Putin hints at Dalai Lama visit to Russia

Agence France-Presse
Putin's comments marked a seeming shift in Russia's diplomatic position on an issue that has become a priority for China in its foreign relations

Russian President Vladimir Putin walks past guests during his inauguration at The Kremlin in Moscow, May 7, 2012. Photo courtesy of the official website of the Russian presidency.

MOSCOW, Russia – Russian President Vladimir Putin held out the prospect Tuesday of a visit by the Dalai Lama despite ally China’s pressure on other governments to shun the exiled spiritual leader of Tibet.

Putin said he understood that a visit by the Nobel Peace Prize laureate has been strongly favoured by residents of Russia’s predominantly Buddhist region of Kalmykia on the Caspian Sea.

“Of course we understand the people of Kalmykia who are awaiting the Dalai Lama’s arrival,” Putin told a group of young supporters in comments broadcast from a political training camp in central Russia.

“We will work in this direction,” Putin said when asked whether the spiritual leader’s arrival in Kalmykia could be expected anytime soon.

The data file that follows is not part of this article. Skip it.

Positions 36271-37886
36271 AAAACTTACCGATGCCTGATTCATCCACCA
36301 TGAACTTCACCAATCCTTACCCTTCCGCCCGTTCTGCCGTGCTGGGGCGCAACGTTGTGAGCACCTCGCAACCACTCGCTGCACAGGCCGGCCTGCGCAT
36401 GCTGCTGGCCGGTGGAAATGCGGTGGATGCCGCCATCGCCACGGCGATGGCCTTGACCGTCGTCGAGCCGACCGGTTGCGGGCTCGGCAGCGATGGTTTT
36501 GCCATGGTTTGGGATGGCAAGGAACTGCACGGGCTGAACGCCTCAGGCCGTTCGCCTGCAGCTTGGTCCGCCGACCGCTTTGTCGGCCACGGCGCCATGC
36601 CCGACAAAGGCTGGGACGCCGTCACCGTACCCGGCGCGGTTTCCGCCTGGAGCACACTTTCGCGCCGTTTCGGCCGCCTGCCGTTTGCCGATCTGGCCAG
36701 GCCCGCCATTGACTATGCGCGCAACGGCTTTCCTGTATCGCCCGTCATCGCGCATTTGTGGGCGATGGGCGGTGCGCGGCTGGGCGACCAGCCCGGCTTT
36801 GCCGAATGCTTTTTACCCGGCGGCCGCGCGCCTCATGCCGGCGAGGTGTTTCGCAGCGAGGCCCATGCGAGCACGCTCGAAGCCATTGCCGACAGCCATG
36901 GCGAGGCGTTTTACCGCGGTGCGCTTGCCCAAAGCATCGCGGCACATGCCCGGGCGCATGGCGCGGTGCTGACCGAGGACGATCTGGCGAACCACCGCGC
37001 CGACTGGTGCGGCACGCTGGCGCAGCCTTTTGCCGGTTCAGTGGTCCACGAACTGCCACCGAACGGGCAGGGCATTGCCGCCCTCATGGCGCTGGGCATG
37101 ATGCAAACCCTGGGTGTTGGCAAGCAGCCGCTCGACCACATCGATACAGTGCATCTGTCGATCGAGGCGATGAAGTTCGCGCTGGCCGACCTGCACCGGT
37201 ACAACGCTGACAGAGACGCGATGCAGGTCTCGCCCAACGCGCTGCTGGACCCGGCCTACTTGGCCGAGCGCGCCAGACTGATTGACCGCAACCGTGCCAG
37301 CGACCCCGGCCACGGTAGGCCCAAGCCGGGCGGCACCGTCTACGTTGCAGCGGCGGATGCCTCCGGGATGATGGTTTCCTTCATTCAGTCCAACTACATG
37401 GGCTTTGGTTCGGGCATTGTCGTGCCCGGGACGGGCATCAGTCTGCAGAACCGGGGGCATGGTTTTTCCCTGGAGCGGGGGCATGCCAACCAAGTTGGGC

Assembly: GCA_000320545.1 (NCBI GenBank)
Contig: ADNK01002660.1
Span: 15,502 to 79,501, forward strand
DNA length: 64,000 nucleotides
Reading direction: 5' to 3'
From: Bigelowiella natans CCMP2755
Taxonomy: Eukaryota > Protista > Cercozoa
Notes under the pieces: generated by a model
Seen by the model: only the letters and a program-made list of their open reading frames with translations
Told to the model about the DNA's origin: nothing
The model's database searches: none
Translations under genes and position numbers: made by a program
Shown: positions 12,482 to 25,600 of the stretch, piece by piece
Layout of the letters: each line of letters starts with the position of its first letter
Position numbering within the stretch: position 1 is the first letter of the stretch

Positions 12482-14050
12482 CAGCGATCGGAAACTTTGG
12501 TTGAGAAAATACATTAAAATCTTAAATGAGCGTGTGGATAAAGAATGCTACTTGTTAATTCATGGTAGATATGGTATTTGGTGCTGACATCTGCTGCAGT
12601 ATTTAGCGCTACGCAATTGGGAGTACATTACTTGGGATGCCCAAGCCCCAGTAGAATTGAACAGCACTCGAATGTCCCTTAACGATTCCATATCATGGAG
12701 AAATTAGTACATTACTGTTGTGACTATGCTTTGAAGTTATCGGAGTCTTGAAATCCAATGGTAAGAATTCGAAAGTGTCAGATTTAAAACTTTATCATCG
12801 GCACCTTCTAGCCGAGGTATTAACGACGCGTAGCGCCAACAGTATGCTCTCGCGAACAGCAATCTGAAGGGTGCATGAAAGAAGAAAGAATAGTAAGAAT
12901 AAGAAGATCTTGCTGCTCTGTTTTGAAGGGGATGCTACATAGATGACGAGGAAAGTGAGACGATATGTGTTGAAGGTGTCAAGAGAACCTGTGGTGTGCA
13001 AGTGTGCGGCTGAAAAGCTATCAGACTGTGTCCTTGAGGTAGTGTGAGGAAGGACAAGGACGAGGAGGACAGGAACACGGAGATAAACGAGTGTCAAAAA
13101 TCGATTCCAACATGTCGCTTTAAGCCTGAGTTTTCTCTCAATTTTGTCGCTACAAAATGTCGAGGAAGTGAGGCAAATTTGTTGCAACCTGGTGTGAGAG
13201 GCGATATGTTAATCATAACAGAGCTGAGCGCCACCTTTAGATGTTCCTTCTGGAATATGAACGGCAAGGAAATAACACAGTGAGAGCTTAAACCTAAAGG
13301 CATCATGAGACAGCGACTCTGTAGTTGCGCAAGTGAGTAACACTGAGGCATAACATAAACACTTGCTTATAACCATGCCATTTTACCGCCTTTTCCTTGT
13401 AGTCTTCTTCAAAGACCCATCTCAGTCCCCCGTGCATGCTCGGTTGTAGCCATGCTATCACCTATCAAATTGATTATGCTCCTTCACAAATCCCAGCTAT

The comments marked a seeming shift in Russia’s diplomatic position on an issue that has become a priority for China in its foreign relations.

Moscow had previously strongly supported Beijing’s treatment of the Dalai Lama as a separatist politician whose activities should not be recognised by other states.

Putin recognised that concern by noting that the Dalai Lama had not been to Russia before due to his “positioning in the world not as a religious leader but as a politician.”

But the Tibetan leader announced last year that he was giving up his political role to focus on spiritual duties.

Putin offered no time frame of a potential visit or other details. -Agence France-Presse